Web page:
CAMBRIDGE, Mass. -- (BUSINESS WIRE) -- ImmusanT, a company focused on restoring tolerance to gluten and overcoming the need for gluten-free diet in patients with celiac disease, today announced that an article appearing in the February 2014 issue of the journal, Clinical & Experimental Immunology, features research findings demonstrating that a simple blood test may eventually be used for diagnosing celiac disease and monitoring new therapies. ImmusanT’s chief scientific officer, Bob Anderson, M.D., Ph.D., along with collaborators in Australia, led the study.
The new blood test provides an approach that could lead to more rapid and accurate diagnosis of celiac disease, a condition that can currently only be definitively diagnosed with a small bowel biopsy. The new test could help address an emerging medical problem of inconclusive or self-diagnosed celiac disease in people following a gluten-free diet who may not have the disease.
“This novel diagnostic method for celiac disease required study participants to include gluten in their diets for a mere three days, a stark contrast to the weeks or months of gluten consumption required for a diagnosis using the current standard, bowel biopsy,” commented Dr. Anderson.
All study participants, including control patients who did not have celiac disease, ate gluten within three days of taking the blood test. Using the new test, the researchers detected the T cells responsible for celiac disease in 85 percent of the study participants previously known to have the disease. The test was negative in all of the patients on a gluten-free diet who thought gluten was the cause of their digestive symptoms but did not have celiac disease.
“The results from the blood test are highly encouraging and warrant further research and development. Additionally, this is an important step toward a tool that could monitor changes in the small population of circulating T cells responsible for celiac disease when using treatments intended to restore tolerance to gluten, such as Nexvax2, the compound currently being developed by ImmusanT,” Anderson continued.
“There is significant need for highly specific, noninvasive and easy-to-use diagnostic tools for celiac disease,” said Leslie Williams, president and chief executive officer of ImmusanT.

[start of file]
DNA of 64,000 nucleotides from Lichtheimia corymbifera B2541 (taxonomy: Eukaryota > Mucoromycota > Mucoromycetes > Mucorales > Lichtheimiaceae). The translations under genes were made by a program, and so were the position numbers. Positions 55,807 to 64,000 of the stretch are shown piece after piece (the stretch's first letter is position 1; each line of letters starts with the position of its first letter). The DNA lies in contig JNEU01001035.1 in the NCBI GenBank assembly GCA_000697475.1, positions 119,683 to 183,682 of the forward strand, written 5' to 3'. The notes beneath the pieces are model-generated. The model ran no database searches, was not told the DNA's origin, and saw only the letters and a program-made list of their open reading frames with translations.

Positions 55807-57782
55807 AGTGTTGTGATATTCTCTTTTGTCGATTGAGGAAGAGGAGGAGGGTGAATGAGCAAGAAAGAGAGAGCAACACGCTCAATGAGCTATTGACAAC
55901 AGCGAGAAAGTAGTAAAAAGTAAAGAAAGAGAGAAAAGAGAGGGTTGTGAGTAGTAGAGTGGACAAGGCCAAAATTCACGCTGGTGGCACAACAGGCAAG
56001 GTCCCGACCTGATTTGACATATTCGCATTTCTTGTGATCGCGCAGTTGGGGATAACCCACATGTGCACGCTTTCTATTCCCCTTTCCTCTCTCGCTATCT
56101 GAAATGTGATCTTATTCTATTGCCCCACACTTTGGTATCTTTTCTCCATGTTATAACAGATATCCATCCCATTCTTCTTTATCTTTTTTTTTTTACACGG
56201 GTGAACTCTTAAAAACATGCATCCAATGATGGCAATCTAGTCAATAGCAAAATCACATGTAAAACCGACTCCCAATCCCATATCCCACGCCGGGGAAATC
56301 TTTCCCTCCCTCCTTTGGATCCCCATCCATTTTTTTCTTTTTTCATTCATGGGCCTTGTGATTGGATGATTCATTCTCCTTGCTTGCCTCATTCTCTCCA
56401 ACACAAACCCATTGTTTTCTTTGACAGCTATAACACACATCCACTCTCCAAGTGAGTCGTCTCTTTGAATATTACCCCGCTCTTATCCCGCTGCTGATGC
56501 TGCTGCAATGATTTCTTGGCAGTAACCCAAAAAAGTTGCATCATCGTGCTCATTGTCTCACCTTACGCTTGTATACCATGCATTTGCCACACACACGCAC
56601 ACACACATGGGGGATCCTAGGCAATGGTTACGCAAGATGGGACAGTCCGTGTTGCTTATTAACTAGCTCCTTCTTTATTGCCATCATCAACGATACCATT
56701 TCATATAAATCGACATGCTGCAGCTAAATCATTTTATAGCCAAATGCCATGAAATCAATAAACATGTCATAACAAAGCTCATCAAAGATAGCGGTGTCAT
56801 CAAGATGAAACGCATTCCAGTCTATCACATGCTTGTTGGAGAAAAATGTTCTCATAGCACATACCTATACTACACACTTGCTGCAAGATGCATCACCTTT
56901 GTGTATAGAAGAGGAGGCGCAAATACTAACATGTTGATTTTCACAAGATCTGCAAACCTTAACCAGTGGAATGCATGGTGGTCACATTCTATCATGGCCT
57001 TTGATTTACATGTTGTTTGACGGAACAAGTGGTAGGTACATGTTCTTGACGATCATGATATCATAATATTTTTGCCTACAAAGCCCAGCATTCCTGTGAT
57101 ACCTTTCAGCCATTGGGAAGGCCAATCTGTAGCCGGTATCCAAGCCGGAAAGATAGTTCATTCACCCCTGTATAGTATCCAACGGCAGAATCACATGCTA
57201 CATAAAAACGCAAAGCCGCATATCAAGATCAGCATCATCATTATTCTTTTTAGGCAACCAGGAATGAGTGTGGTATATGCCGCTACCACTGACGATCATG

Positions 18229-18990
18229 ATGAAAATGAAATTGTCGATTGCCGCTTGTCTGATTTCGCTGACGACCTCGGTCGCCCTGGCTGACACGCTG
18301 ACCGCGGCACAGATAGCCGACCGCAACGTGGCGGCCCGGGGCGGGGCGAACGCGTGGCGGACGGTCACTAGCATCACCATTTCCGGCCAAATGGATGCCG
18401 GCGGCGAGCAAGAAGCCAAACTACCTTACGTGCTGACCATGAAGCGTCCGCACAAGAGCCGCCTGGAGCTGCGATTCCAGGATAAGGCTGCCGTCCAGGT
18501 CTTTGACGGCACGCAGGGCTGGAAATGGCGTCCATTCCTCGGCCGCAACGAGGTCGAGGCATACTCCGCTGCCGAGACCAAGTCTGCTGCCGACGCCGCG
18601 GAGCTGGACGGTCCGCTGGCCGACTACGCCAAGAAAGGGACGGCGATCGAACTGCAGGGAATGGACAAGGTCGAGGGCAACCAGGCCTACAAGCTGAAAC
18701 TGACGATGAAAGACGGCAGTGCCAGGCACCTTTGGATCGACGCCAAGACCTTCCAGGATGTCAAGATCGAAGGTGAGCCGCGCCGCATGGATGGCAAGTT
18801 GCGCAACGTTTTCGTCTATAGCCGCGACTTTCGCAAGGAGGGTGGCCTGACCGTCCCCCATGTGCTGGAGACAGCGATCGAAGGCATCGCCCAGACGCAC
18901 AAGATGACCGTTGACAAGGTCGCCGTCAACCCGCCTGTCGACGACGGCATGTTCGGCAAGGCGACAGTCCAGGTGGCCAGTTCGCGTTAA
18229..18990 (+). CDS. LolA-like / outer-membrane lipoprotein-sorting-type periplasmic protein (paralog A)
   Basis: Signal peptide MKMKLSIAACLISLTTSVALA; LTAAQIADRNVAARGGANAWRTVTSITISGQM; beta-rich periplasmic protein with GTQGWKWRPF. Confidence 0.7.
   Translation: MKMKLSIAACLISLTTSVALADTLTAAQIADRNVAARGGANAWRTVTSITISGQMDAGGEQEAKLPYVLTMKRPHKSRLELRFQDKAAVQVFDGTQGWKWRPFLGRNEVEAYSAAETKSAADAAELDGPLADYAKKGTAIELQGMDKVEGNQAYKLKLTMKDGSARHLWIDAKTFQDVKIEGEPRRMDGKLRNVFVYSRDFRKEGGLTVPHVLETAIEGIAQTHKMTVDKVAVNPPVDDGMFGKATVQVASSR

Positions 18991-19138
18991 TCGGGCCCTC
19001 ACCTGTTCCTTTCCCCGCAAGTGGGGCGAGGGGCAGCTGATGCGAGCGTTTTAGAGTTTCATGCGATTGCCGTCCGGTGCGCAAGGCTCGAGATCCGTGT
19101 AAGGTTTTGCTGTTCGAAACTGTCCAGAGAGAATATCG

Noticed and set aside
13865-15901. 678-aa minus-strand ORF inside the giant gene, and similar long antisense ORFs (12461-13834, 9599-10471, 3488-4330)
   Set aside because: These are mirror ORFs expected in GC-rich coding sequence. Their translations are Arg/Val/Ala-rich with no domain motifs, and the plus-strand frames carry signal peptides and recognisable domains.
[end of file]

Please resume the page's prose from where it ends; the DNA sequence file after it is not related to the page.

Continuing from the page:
“The findings from this study are extremely promising and support our ongoing work on a Nexvax2 blood test as a companion diagnostic and monitoring tool. Tests of this quality and simplicity are not available for other immune-mediated diseases, like Type-1 diabetes or multiple sclerosis, for which tolerance-inducing treatments are being considered,” Williams continued. ImmusanT is currently developing Nexvax2®, a therapeutic vaccine designed to restore immune tolerance to gluten and allow patients to resume an unrestricted diet.
Visit the Clinical & Experimental Immunology web site to view the entire article.
About Celiac Disease
Celiac disease is a T cell-mediated autoimmune-like disease triggered by the ingestion of gluten from wheat, rye, barley and sometimes oats in genetically susceptible individuals. A gluten-free diet is the only current medical treatment for this disease. The community prevalence of celiac disease is 0.7 percent in the U.S., but 83 percent of cases go unrecognized. When a person with celiac disease consumes gluten the individual’s immune system responds by triggering T cells to fight the offending proteins, damaging the small intestine and inhibiting the absorption of important nutrients into the body. With no available drug therapy, the only option for the approximately one percent of the global population that has celiac disease is to eliminate gluten from the diet. Compliance is often challenging, and nearly half the people on the strict elimination diet still have residual damage to their small intestine.
Undiagnosed, celiac disease is a major contributor to poor educational performance and failure to thrive in children. Untreated disease in adults is associated with increased risk of fractures and osteoporosis, problems during pregnancy and birth, short stature, dental enamel hypoplasia, dermatitis, recurrent stomatitis and cancer.
About ImmusanT Inc.
ImmusanT is a privately-held biotechnology company focused on restoring tolerance to gluten in celiac disease by harnessing new discoveries in immunology that aim to improve diagnosis and treatment and return patients to a normal diet, good health and improved quality of life. The company is developing Nexvax2®, a therapeutic vaccine for celiac disease, and a companion diagnostic and monitoring tool to improve celiac disease management. ImmusanT’s targeted immunotherapy discovery platform can be applied to a variety of epitope-specific autoimmune diseases. Founded in 2010, ImmusanT is backed by Vatera Healthcare Partners. More information may be found at www.ImmusanT.com, or follow ImmusanT on Twitter.